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U.S. State Department report details widespread human rights abuses against the Uyghur people

Fri, 02/28/2014 - 21:13 -- Kanat
Secretary of State John Kerry speaks about the annual State Department Human Rights report, Thursday, Feb. 27, 2014, at the State Department in Washington.

For immediate release
February 28, 2014, 1:20pm EST
Contact: Uyghur Human Rights Project +1 (202) 478 1920

The Uyghur American Association commends the U.S. State Department on the findings of its 2013 Annual Report of Human Rights Practices in China. The report is a damning indictment of the Chinese government’s human rights record not only towards the Uyghur people, but also people throughout China.

The Executive Summary of the report highlights the pervasive rights violations in East Turkestan (also known as Xinjiang Uyghur Autonomous Region):

"There was severe official repression of the freedoms of speech, religion, association, and assembly of ethnic Uighurs in the Xinjiang Uighur Autonomous Region (XUAR) and of ethnic Tibetans in the Tibet Autonomous Region (TAR) and other Tibetan areas."

Alim Seytoff, President of the Uyghur American Association said in a statement from Washington, DC: “The U.S. State Department’s human rights report on China unmasks the devastation the Chinese Communist Party has wrought across East Turkestan in 65 years of rule. The record of the Chinese party-state towards Uyghur human rights is highlighted as abysmal and shows that the Chinese Communists have deliberately targeted Uyghurs.”

Mr. Seytoff added: “Given this clear evidence of the destabilization Chinese policies in East Turkestan have caused, you would think Chinese officials might listen to Uyghurs with constructive criticism. Instead, as is the case with Ilham Tohti and a host of other dissenting Uyghur voices, the Chinese state chooses to fabricate charges against them and lock them up into silence.”

The 2013 Annual Report of Human Rights Practices in China details a broad range of rights concerns regarding Uyghurs, including: enforced disappearances; jailing of political dissidents, journalists and webmasters; repression of independent religious leaders; forced abortions; destruction of cultural heritage; restrictions of movement and formidable obstacles in obtaining a passport; tight controls on freedom of expression, particularly on the internet; marginalization of the Uyghur language in education and society; pressures exerted on foreign governments to refoul refugees; targeted surveillance; and suppression of non-state sanctioned religious association and assembly.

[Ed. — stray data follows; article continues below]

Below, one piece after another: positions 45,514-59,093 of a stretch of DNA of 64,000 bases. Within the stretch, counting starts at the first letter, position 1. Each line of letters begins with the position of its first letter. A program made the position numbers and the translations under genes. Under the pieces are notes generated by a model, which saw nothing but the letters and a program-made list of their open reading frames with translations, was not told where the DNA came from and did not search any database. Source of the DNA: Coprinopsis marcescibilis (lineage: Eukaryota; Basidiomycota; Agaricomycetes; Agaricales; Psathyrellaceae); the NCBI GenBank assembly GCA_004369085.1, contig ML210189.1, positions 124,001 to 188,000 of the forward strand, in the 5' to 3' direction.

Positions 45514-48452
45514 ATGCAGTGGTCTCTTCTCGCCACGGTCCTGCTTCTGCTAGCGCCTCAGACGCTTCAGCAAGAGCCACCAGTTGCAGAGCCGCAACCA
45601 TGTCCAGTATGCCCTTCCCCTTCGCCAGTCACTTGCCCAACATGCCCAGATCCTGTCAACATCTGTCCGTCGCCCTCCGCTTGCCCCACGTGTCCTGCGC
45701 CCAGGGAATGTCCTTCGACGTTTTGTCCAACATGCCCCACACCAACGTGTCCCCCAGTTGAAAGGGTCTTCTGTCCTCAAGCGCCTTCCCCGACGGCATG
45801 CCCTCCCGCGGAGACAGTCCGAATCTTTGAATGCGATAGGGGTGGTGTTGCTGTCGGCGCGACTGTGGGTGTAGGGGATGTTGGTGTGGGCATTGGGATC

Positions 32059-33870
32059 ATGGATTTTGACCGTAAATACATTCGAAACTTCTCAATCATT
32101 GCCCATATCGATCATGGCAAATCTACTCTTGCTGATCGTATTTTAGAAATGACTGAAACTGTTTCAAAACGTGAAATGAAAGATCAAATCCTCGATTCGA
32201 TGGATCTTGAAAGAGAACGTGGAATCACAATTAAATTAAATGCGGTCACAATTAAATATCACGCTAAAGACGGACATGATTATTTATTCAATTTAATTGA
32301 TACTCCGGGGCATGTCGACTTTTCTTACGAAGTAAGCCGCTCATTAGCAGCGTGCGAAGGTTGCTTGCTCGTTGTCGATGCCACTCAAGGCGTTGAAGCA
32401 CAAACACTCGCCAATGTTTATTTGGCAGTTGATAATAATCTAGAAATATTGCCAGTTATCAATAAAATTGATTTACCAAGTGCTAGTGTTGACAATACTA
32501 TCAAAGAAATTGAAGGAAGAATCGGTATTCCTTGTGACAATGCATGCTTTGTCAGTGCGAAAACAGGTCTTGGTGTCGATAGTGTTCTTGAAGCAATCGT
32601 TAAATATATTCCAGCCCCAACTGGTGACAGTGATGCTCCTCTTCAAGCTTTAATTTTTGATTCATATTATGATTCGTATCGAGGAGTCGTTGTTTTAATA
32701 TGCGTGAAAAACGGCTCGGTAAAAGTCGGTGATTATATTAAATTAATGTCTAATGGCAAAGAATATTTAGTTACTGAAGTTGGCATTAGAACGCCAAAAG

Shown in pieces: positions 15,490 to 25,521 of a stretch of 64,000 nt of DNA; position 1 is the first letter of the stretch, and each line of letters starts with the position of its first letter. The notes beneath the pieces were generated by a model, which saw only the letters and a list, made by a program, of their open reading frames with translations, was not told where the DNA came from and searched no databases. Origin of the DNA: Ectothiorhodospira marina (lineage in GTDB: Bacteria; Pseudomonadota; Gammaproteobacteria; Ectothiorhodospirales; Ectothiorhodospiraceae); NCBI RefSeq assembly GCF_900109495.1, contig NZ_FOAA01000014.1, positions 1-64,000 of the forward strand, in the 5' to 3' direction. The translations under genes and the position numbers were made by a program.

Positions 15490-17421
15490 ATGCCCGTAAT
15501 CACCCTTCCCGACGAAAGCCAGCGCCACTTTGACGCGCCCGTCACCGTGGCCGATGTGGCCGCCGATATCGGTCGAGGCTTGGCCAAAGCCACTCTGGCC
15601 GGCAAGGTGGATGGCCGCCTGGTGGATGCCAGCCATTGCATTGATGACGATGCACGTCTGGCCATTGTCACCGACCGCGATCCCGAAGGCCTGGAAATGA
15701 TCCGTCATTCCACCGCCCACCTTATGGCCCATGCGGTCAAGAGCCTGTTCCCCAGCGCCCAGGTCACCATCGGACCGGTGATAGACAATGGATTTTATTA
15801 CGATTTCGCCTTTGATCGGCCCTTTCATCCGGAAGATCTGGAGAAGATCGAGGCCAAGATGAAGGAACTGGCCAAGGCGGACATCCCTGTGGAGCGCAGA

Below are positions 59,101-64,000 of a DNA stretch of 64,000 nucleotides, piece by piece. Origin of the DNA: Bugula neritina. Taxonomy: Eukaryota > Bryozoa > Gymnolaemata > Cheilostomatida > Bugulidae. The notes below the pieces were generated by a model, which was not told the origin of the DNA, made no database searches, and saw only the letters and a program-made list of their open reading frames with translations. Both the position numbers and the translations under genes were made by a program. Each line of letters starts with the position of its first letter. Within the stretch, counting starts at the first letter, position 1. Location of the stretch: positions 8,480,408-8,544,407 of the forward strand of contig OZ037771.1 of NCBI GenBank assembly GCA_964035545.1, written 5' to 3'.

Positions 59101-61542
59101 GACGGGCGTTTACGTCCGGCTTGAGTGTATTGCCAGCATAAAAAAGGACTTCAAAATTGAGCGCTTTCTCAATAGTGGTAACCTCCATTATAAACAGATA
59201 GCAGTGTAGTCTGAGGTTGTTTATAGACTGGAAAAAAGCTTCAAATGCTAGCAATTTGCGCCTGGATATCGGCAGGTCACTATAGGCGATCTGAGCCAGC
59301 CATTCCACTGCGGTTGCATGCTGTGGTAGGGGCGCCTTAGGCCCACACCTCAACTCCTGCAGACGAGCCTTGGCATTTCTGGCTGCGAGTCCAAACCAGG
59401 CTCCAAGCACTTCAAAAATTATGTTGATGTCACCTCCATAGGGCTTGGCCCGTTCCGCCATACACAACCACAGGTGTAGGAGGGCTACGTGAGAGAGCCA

The report also emphasized the tensions created by the Chinese government’s encouragement of Han Chinese migration to East Turkestan, as well as resentments caused by the exclusion of Uyghurs from political and economic decision-making bodies.

"The government’s policy to encourage Han Chinese migration into minority areas significantly increased the population of Han in the XUAR. In recent decades the Han-Uighur ratio in the capital of Urumqi reversed from 20/80 to 80/20 and continued to be a source of Uighur resentment…

…Han control of the region’s political and economic institutions also contributed to heightened tension."

The State Department described how Han Chinese migration to East Turkestan had resulted in: “Discriminatory hiring practices [that] gave preference to Han and reduced job prospects for ethnic minorities…[while] local officials coerced young Uighur women to participate in a government-sponsored labor transfer program to cities outside the XUAR, according to overseas human rights organizations.” Furthermore, the report detailed the inequitable distribution of state measures to stimulate economic development in the region: “Although government policies continued to allot economic investment in and brought economic improvements to the XUAR, Han residents received a disproportionate share of the benefits.”

Individual Uyghurs cases of concern to the State Department and featured in the report include: Memetjan Abdulla, Ablikim Abdureyim, Nijat Azat, Abdulla Jamal, Dilshat Perhat, Dilkex Tilivaldi, Ilham Tohti, Nurmuhemmet Yasin and Abduhelil Zunun.

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